Parenting revelation for the day: I’ve decided that the kids need to fear me a bit more than they do. Not “please don’t beat me” fear, but “Daddy’s gonna be really mad at me if I disobey him again and I don’t want that” fear. I’ve shared this with a few others, and they generally agree… my job is NOT to be their best friend.
Archive for the ‘Philosophy’ Category
Thirty cheerleaders walk into your restaurant from their summer camp, and your first thought is, “Look at all those babysitters!”
As my dad said, “When I was in high school, my dream was to get the entire cheerleading squad into my car at the same time. Well, it finally happened! Unfortunately it was 16 years later, and it was my daughter and the rest of the 7th grade cheerleaders. Be careful what you wish for…”
Some day at work when someone tells me something I don’t like, I’m going to try screaming and arching my back violently and maybe throwing something or giving someone a headbutt… you know, just to see if it works for me sometimes too.
Hmmm. There are too many other coworkers who are also parents. They’ll likely just take away my dessert and TV privileges and possibly my goodnight story. Or put me in timeout.
So, not surprisingly given two parents in the Tanglewood Festival Chorus, the 4 year old Jack has shown some musical aptitude. Specifically, his musical memory is superb — he does well at ‘name that tune’ whether we’re humming the theme song to children’s shows, lines from Carmina Burana, or “the hee-haw donkey song” (the Midsummer Night’s Dream overture). But every once in a while he does something that leaves us totally flummoxed.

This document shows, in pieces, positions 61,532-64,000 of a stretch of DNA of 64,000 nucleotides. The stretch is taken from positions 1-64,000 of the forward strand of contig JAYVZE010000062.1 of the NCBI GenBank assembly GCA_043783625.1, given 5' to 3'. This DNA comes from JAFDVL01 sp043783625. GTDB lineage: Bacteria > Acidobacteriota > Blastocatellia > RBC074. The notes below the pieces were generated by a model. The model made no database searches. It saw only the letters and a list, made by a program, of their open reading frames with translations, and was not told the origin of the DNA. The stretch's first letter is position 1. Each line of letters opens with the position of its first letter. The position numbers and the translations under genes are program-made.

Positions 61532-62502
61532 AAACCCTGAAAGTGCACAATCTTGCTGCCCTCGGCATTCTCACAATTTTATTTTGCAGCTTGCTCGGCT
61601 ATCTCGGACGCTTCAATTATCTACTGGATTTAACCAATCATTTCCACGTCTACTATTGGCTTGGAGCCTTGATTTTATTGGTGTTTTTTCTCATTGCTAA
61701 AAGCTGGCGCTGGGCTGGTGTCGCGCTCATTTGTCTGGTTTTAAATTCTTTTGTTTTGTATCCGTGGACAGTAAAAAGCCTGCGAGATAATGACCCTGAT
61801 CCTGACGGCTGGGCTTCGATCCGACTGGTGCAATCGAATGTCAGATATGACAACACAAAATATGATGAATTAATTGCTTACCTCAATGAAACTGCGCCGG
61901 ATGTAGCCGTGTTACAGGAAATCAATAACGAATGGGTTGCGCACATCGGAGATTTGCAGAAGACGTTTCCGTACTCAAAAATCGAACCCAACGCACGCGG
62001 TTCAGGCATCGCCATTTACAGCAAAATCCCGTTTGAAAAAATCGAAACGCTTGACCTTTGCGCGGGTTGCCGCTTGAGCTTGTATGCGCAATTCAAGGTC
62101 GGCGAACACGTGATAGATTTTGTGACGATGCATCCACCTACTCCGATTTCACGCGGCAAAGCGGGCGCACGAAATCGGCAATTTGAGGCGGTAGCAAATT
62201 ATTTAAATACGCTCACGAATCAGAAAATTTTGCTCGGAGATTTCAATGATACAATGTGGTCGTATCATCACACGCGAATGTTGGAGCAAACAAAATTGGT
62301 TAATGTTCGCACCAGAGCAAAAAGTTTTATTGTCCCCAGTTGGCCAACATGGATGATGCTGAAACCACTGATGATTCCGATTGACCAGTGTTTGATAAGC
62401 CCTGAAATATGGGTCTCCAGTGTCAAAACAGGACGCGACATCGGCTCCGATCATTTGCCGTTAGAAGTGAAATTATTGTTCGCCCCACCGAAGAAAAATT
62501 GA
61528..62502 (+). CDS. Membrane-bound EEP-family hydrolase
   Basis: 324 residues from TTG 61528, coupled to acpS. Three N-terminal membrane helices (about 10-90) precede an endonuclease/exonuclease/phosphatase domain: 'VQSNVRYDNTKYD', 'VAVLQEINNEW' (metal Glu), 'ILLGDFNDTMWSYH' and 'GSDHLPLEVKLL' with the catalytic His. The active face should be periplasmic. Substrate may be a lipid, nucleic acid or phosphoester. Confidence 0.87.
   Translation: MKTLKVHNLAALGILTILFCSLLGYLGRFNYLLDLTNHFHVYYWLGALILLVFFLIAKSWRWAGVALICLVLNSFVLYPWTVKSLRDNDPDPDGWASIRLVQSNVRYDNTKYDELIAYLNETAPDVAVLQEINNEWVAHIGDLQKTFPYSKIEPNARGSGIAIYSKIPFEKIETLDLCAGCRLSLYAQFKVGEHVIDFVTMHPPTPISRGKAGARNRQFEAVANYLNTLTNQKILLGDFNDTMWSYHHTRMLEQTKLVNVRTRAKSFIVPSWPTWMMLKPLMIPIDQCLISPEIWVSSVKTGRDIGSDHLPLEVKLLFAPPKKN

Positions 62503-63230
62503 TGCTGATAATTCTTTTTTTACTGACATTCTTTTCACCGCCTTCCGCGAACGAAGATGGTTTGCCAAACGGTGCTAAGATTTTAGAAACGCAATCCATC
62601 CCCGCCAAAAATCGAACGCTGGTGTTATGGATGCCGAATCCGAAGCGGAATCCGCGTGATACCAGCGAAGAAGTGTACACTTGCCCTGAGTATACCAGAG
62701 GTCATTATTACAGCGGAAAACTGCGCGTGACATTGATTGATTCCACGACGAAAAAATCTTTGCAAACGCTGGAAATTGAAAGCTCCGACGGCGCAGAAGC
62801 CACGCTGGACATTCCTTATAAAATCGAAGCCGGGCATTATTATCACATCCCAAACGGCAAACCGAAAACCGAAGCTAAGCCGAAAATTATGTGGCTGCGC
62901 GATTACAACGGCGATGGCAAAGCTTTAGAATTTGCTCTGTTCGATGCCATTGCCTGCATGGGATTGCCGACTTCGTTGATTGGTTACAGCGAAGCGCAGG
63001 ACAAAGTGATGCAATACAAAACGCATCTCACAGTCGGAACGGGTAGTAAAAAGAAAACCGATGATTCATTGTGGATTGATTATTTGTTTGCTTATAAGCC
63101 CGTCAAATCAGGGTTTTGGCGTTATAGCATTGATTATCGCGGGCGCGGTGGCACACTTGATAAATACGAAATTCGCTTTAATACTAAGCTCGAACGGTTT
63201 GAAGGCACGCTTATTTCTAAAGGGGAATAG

This morning on the car ride to preschool, the overture to The Magic Flute came on WCRB. Jack piped up, “Hey — I know this song!” Being that it’s not in the heavily played WCRB rotation of songs and we don’t even own a recording of it, Katherine wasn’t sure how he had heard it. “Where have you heard this song before, Jack?”
Jack responded, “I heard it in Symphony Hall.”
Now Jack’s only been to Symphony Hall once — in December we took him to his first Holiday Pops concert. He ate it up — loved The Polar Express
and Santa and the singalong, of course, and seemed to enjoy the Hallelujah chorus. Knowing that 4 year olds make up stuff sometimes, Katherine asked, “In Symphony Hall? When did you hear it there?” Jack replied, “It was from the five golden rings song.”
Holy crap. This tiny brain remembers THAT? If you’re not familiar with it, the Holiday Pops performs a version of the 12 Days of Christmas that quickly departs from the original tune. Day 3 is to “We Three Kings,” Day 5 is to Beethoven’s Fifth Symphony, Day 7 is Saint-Saens’ “The Swan” and Tchiakovsky’s “Swan Lake” ballet. Well, Day 11 (that’s the pipers piping) is set to the Magic Flute overture. So, from a mishmash of genres put onto a carol for which Jack doesn’t even know the NORMAL melody, he remembered that? Okay, I think he may have heard us play it in the car a few times from the practice CD but that’s it. Hell, I didn’t even recognize the parody when we first got the music, someone had to tell me where it was from.
And he remembers it five months later from hearing it effectively once at a performance. Now THAT’S pretty cool.
All parents automatically think their child is gifted, of course, and trumpet any sign of intelligence (look! Peter is signing ‘more’!) as evidence of superiority. I think it’s a natural psychological reaction put into parents via evolution… because you need reasons not to kill your spawn otherwise. Still, it made me I wonder: what’s the normal level of music appreciation/intellectual capacity for young’uns growing up? He’s not composing his own concertos or anything, and he can’t remember where Middle C is, but between this and the whole “this is not mine” perfect pitch incident (a story for another time, but involves him rejecting a replacement lovey because its bell rattle was a half-step higher than his original), it made me realize that I should be paying some attention as to how to nurture this!